Going First Class: How I Quit My Job the Right Way

Quit my job“It’s time to quit my job. This is my two weeks’ notice.”

Depending upon the role that your work plays in your life, quitting your job can be the most rewarding and/or agonizing experience in your professional career. I would know, as I’ve done it about 7 times over the course of 15 years.

Each of the following situations reflects a common scenario that many of us have, or will, experience in some point as we move between jobs and careers. From informing a team that you’ve become emotionally attached to, to breaking off to explore a new path altogether, the fact still remains – breaking up is hard to do. And the conversation around it can be quite difficult to wrap your head around, and awkward to execute.

Here are some scripts that helped me quit my job (or, rather… jobs). Note how I handled each one:

The Story: “I’ve Decided to Focus More Time on My [Blank]”

One of the jobs that kept me on my feet while also keeping me involved in the HR world as I really started to build my business was my contract recruiting job placing advertising, marketing, and creative professionals in New York City. The challenge here was one similar to what I felt when I quit my other recruiting job in Boston – the agency I worked for was owned by a colleague of mine whom I respected very highly, and I had also come to enjoy working with my remote team. Alas, they all knew that I had a business outside of my work as a recruiter, and that my ultimate goal was growing into my resume writing work full time.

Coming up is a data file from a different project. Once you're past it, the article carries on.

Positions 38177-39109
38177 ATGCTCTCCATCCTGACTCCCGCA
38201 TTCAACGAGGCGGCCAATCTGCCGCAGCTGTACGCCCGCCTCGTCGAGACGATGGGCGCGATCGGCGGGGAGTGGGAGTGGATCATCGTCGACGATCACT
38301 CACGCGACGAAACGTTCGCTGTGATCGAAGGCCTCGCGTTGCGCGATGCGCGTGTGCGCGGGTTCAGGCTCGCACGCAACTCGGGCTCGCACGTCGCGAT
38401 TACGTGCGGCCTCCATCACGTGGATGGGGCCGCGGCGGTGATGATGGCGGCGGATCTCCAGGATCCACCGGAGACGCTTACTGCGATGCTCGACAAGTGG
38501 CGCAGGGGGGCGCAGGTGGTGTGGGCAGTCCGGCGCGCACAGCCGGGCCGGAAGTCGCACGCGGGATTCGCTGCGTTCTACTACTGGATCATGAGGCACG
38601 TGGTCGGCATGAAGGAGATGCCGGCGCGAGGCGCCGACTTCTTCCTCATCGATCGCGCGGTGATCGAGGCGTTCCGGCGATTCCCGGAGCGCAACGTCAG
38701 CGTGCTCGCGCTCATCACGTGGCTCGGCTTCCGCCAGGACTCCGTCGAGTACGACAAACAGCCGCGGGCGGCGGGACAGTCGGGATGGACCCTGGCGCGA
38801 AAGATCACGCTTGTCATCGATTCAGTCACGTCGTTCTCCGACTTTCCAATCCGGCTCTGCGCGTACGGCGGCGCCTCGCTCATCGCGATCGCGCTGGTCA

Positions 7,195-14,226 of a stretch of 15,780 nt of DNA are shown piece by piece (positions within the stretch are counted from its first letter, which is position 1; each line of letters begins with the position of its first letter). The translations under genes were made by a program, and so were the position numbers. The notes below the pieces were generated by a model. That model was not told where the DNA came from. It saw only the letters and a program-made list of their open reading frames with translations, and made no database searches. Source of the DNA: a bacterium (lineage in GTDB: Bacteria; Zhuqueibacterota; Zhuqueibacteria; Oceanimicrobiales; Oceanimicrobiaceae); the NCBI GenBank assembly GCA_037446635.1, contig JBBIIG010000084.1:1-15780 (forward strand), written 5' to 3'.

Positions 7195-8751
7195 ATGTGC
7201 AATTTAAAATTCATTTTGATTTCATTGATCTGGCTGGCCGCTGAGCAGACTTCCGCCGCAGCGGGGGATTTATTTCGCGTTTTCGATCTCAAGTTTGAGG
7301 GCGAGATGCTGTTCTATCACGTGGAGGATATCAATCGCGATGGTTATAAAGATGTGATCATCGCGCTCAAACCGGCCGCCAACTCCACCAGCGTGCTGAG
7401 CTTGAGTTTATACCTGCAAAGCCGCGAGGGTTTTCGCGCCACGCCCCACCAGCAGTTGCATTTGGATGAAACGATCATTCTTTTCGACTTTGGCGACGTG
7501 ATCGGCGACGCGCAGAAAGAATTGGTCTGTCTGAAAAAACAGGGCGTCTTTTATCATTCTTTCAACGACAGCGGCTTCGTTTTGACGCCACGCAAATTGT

A conversation like this might sound like:

I’ve really enjoyed being a member of the team, and it has been a pleasure working with all of you. As you know, I’ve be working very hard the last few months to build and grow my resume writing business, and it’s really been taking off as of late. It’s with mixed feelings that I am moving on, but I’m really excited and grateful to have the opportunity to focus my energies on this new project.

The Story: “I’ve Enjoyed Working Here but I’m Looking for Something More Challenging”

After quitting my full time job to start my business, I took on an interim freelance gig doing some recruiting and administrative work for a small design firm in New York. I was well over-qualified for the role, but I really enjoyed being around a team of creative designers, and it was an opportunity to keep my recruiting and HR skills fresh while financing the start of my business. About 4-5 months into the job, my supervisor and I came to a mutually agreed upon decision that I was overqualified for the role, and that there really wasn’t enough work to give me.

While it was a mutual decision, had I prompted the conversation completely on my own, it might have sounded something like this:

I’m really glad that my work has provided real value for the company. As you know, I’ve spent a number of years in recruiting prior to this, and I think I’d like to focus on something a bit more challenging that will allow me to take on more responsibility, and explore more growth opportunities.

The Story: “Thank You for the Opportunity, but I’m Taking My Career in a Different Direction.”